Brandon Cheung | December 30, 2010
Location-based advertising doesn’t get its fair amount of buzz in the marketing industry.
In the next five minutes, I will be asking you to think differently about the opportunity for location-based advertising especially in Asia. It’s truly amazing and really quite simple to get on board.
First, what is location-based advertising?
I hate to break it to all the ‘mayors’ out there, but Foursquare is not the only answer here. In fact, location-based social games represent only a small portion of the opportunity around location-based advertising.
The most basic definition of location-based advertising can be defined as a well-placed billboard telling you how to get to a store. The more evolved definition of location-based implies the use of digital technologies to deliver ‘marketer controlled information specifically tailored to the place where users access an advertising media’.
With that definition in mind, you should ask yourself two questions to determine whether or not location-based advertising is right for you:
- Do you want to deliver advertising in a location where you can’t normally buy media placements?
- Do you want to make your existing location-targeted advertising (e.g. billboards/posters) highly engaging and measurable?
If you can engage a user in your location-based advertising, you’ve earned yourself a special relationship. These users are typically highly engaged, self-targeted, and seeking utility. If you can meet their needs, your brand becomes the hero in their lives.
Reading between the lines, location-based advertising is a major shortcut in marketing! Think about your customer journey from awareness through to purchase. Where do you struggle the most in moving customers across stages? Do you have trouble with attracting footfall in your stores? Do you have trouble gaining loyalty from your customers? At the click of a button, the location-based experience you deliver can move a user rapidly through a traditional customer journey.
Let’s look at some global examples that have relevance within my home market, Hong Kong:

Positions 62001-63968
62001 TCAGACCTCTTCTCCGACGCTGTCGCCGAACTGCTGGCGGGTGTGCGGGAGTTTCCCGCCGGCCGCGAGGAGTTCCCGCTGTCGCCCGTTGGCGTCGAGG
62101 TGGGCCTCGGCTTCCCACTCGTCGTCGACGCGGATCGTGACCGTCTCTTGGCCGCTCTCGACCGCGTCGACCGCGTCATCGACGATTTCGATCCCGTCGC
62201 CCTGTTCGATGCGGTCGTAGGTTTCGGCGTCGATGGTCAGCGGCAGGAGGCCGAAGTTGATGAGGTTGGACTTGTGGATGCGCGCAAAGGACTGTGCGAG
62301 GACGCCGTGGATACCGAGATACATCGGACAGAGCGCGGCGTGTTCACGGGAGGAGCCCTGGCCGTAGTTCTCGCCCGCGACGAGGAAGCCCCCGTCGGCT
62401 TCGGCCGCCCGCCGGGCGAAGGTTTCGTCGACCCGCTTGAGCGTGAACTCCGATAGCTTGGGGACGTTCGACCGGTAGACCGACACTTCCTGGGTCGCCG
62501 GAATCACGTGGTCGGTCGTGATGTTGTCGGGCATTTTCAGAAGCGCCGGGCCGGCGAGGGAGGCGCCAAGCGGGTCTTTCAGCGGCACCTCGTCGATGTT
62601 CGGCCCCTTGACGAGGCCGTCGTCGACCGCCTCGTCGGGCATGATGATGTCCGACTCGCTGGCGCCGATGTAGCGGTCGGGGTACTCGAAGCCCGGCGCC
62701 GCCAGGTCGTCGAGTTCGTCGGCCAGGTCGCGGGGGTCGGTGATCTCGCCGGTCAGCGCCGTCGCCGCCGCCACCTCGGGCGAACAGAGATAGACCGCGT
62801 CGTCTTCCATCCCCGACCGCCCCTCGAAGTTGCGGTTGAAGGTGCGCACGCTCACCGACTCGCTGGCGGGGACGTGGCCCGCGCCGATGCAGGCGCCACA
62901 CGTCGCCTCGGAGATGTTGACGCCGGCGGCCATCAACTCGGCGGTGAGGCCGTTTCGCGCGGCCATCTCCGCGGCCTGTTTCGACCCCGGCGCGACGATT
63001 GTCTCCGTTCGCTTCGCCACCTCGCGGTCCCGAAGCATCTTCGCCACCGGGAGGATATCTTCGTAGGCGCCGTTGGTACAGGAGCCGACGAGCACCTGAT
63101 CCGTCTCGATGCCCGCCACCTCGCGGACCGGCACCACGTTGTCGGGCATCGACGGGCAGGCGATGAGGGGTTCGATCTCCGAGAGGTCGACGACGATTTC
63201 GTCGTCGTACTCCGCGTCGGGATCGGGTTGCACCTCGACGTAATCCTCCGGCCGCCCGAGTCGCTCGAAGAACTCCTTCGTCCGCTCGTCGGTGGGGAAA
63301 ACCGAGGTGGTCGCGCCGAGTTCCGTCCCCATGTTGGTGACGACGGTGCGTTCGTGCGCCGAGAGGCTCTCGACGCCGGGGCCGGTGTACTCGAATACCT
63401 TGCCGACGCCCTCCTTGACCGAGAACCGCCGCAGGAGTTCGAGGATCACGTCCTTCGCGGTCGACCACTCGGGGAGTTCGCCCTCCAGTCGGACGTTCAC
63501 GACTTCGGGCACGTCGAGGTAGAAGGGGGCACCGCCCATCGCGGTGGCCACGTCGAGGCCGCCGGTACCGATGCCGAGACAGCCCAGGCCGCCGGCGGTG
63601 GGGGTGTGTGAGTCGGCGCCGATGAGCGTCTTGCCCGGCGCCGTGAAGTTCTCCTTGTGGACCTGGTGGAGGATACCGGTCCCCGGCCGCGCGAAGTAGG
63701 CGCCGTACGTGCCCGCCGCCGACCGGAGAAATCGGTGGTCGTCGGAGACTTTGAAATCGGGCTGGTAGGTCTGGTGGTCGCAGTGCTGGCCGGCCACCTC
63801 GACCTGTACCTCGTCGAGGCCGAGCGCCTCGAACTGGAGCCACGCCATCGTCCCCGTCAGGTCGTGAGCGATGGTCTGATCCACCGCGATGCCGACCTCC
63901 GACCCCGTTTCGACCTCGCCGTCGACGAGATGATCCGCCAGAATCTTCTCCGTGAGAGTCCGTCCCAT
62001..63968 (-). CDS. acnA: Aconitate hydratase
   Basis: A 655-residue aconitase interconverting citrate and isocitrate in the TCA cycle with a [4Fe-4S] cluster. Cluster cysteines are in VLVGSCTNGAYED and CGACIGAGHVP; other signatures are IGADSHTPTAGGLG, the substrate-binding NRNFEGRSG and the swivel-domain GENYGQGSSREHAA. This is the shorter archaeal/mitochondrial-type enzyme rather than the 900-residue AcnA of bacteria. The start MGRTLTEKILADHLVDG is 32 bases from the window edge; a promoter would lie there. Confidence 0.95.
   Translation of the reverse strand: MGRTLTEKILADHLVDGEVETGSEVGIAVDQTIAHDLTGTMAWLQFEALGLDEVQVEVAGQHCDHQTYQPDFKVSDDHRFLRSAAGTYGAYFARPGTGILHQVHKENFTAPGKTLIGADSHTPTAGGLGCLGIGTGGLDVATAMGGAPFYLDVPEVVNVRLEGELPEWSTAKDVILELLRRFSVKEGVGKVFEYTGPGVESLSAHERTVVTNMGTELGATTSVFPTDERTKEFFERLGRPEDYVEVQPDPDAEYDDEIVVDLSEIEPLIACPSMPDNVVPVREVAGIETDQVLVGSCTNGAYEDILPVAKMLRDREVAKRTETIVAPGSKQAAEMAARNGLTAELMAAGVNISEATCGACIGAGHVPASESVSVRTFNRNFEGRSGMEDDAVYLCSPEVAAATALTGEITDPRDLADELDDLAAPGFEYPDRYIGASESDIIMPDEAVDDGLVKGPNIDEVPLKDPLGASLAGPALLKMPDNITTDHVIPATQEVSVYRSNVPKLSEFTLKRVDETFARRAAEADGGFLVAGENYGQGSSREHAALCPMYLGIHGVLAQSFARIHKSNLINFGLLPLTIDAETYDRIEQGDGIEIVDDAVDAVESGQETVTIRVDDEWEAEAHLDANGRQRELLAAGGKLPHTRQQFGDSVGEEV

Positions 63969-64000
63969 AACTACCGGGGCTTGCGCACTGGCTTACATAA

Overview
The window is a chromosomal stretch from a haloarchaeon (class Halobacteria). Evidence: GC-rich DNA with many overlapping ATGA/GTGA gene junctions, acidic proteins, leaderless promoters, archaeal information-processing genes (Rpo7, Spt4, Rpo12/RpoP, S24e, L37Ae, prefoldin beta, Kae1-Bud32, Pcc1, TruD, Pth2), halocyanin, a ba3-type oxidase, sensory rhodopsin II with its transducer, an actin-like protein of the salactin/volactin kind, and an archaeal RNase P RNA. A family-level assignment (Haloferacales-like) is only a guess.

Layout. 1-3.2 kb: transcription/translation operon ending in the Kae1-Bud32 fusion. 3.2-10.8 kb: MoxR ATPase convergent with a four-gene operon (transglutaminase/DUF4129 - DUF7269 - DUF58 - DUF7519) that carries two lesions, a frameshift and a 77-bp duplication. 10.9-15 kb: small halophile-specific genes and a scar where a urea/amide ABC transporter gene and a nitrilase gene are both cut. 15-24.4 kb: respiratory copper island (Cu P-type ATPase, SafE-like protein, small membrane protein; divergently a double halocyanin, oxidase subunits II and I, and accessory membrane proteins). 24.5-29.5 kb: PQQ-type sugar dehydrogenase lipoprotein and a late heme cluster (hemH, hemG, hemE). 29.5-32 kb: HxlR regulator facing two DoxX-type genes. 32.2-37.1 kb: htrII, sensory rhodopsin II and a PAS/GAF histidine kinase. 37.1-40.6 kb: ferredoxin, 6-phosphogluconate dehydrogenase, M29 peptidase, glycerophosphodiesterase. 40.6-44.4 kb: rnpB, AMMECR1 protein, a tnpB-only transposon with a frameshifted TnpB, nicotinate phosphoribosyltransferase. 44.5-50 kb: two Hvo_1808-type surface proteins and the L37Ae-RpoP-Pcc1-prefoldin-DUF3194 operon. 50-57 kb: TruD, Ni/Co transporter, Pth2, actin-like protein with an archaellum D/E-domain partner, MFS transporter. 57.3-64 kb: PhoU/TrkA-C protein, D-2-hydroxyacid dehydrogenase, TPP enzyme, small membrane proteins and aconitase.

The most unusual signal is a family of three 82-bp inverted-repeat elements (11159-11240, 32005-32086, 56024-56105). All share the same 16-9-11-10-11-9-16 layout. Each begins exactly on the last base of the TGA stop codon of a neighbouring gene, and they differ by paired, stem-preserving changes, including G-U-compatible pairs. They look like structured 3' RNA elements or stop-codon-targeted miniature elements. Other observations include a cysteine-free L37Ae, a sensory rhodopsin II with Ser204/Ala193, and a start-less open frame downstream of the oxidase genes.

This was a campaign done by McDonald’s in London where users were invited to participate in a game within an outdoor billboard. If the user was able to snap a photo of an apple pie, coffee, or ice cream, they could redeem their photo for a free item at the nearby McDonald’s 150 meters away. A perfect example of getting more engagement out of existing out-of-home media without utilising any location-based technology.
Layar is an augmented reality browser available for iPhone and Android handsets. One application allows you to find any ATM machine within your vicinity and the navigation directions on how to get there. While this can apply to every personal banking service in Hong Kong, this could easily apply to any chain store as well.
IKEA recently made an application on the iPhone that enables users to take the interactive catalogue and drag and drop furniture items they like into a photo taken of the room around them. For those of you that live in Hong Kong and understand the madness of walking through an IKEA showroom, you can see how this application can really save you some time and stress! (available in Spain only)
Throughout Asia, foot traffic to brick-and-mortar retail locations is such a critical element to business, yet surprisingly few brands are capturing the opportunity in location-based offerings.
Remember these three things as you plan your location-based marketing strategy:
1. Create your own opportunity. You are not defined by pre-made platforms. The technologies that can enhance your location-based experiences are prevalent across the market. GPS, phone cameras, and mobile Internet are the building blocks of your experience.
2. Don’t forget to leverage your existing touch points as potential launching pads for location-based experiences. A lot of location strategy goes into your existing media plans and stores. Don’t waste that intelligence.
3. Think about the value you want to deliver to your customers before you get caught up trying to reach the masses. High engagement has more weight than mass reach. Make your brand the hero to those that matter.
This column was originally published on Sept. 22, 2010 on ClickZ.Asia.